2020 has taught us many lessons. One of them being, you always need to have a Plan B. It is essential that we are ready for every contingency — natural disasters, economic downturns, or even pandemics.
1. Assess your risks
Outline the scenarios you think your organization could face. Having a more specific sense of these potential occurrences will guide your planning. You do not need to include every conceivable risk but cover a broad range.
2. Identify contingencies
A contingency plan is set up to account for those disruptive events, so you’re prepared if and when they arrive.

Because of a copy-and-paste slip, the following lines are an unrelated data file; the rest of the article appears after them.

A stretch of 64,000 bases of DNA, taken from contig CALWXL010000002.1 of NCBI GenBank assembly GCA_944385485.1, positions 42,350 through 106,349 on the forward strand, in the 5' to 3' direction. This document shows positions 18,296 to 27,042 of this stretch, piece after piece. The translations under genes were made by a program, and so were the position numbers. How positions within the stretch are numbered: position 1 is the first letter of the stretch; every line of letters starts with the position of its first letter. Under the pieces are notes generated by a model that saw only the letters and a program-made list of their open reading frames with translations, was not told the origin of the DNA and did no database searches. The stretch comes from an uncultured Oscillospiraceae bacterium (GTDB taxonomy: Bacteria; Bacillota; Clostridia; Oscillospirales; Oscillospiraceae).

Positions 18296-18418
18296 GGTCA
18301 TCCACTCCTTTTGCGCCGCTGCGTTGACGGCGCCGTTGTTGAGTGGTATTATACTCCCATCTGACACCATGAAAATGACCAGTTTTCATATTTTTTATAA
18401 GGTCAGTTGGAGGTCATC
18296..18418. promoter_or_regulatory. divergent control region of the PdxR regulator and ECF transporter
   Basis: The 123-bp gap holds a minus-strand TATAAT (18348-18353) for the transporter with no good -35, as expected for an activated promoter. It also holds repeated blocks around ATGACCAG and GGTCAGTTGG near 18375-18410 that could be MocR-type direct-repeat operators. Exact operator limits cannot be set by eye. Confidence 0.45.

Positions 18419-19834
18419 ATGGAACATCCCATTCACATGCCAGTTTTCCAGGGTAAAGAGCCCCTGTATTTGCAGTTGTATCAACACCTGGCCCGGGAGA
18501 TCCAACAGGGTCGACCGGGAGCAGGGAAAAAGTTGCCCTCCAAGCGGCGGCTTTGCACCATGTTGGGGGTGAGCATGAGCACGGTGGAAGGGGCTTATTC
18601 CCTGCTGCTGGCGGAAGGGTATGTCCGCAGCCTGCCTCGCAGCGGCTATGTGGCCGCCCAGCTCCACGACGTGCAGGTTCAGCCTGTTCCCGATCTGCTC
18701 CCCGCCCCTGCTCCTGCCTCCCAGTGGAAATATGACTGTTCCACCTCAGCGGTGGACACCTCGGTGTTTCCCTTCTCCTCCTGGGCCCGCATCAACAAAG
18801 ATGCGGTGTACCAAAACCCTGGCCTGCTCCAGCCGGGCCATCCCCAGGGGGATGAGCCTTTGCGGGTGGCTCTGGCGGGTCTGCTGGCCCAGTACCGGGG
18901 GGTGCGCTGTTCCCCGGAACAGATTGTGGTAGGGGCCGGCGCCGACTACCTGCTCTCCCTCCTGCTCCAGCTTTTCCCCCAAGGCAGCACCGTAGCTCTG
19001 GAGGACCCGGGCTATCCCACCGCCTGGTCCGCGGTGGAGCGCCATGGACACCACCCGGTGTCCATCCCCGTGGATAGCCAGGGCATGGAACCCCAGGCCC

3. Build the plan
In this step, you’ll create separate plans that outline the actions you need to take in case the risks you identified earlier occur. Consider what needs to be done to resume normal operations after the impact of the event.
4. Familiarize users
Being able to execute your crisis management plan quickly is paramount, and holding drills and exercises with the crisis management team is crucial to that goal.
5. Revisit the plan frequently
Regular testing of the crisis management process and emergency equipment and updating them frequently or as needed.